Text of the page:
Epsilon Theory is Dr. Ben Hunt’s ongoing examination of the narrative machine driving human behavior, political policy and, ultimately, capital markets—an unconventional worldview best understood through the lenses of history, game theory and philosophy.
Ben’s originally from Alabama but now lives out in the wilds of Fairfield County, Connecticut, on a “farm” of 44 acres. While his pre-electrification, dairy farmer grandfather may’ve laughed at his calling his modest spread a farm, Ben’s learned a few things over the years from the farm and its animals, and they’ve helped him become a better investor. Here are his notes from the field in this regular Epsilon Theory feature.
From our A-Team of seasoned subject matter experts, the Narrative is an evolving stream of perspectives and insights on a broad range of financial subjects and asset classes. Please read, enjoy and share.
To understand the impact of catalytic narrative forces, we have to monitor the vital signs of the capital markets they affect. To analyze the big picture through the lenses of game theory and history, we must also examine the details through lenses like volatility, momentum, income, correlation and inflation. These are the indicators of systemic vitality and stress—the fine details we use to fine-tune our worldview. We hope they help you sharpen your understanding of the investable universe.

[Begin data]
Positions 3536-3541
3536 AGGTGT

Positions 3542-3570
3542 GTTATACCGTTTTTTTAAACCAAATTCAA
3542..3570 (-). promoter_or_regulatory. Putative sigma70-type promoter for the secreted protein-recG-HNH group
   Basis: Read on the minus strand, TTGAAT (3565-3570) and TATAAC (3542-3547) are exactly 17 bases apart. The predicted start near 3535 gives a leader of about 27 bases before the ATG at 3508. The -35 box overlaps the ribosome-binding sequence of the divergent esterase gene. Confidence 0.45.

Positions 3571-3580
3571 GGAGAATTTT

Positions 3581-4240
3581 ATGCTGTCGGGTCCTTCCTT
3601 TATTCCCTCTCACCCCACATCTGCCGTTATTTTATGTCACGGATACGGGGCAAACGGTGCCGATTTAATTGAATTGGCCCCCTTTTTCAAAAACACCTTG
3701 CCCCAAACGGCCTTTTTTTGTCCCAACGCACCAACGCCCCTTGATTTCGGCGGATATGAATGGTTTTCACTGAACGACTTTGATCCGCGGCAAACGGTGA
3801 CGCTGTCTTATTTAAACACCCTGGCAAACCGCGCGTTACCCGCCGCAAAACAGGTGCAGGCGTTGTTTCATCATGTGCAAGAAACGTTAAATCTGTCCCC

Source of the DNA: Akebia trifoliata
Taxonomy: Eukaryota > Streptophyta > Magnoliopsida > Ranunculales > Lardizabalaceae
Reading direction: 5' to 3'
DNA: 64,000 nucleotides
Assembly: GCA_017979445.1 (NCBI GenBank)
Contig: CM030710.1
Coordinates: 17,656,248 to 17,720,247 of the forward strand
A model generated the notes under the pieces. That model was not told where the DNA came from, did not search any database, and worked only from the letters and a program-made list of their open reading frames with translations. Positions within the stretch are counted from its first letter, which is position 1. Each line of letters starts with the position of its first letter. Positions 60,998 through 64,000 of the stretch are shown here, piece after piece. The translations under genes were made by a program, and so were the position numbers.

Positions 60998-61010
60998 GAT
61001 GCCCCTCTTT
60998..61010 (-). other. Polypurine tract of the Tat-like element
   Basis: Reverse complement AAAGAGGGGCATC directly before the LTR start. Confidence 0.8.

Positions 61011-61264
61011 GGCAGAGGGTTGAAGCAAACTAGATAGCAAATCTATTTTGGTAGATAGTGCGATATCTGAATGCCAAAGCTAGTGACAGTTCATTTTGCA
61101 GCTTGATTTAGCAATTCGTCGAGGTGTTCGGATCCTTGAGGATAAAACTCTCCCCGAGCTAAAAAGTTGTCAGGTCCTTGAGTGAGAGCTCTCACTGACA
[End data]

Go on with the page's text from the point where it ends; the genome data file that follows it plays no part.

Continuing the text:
Dr. Ben Hunt hosts the Epsilon Theory podcast with co-hosts and special guests from financial services, the financial media *gasp* and beyond. The Epsilon Theory podcast is the quickest way to get all of the unconventional perspective, historical context and narrative analysis you’ve come to expect from Epsilon Theory pumped directly into your head.
We’re growing our family of Epsilon Theory contributors to include a broad range of voices on an evolving range of subject matter. If you listen to the podcast, you’ll recognize some of the names as colleagues, partners and friends of Ben from Salient, any number of past lives, and the growing circle of outspoken truth-seekers in financial services and beyond.
Epsilon Theory author Dr. Ben Hunt is frequently quoted in print, radio and TV appearances.
Salient Partners is the proud parent company of Epsilon Theory. Salient is a diversified asset management firm and leading provider of real asset and alternative investment strategies for institutional investors and investment advisors.
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The meat really starts to kick in the section ‘There Are No Shortcuts’ and reaches peak lucidity in the section ‘Organizational Structure’. Excellent work by Leigh Drogan, Founder and CEO at Estimize, laying out what I really do believe is the blueprint for success with ‘next gen’ strategies that are foundationally systematic and substantially software-encoded: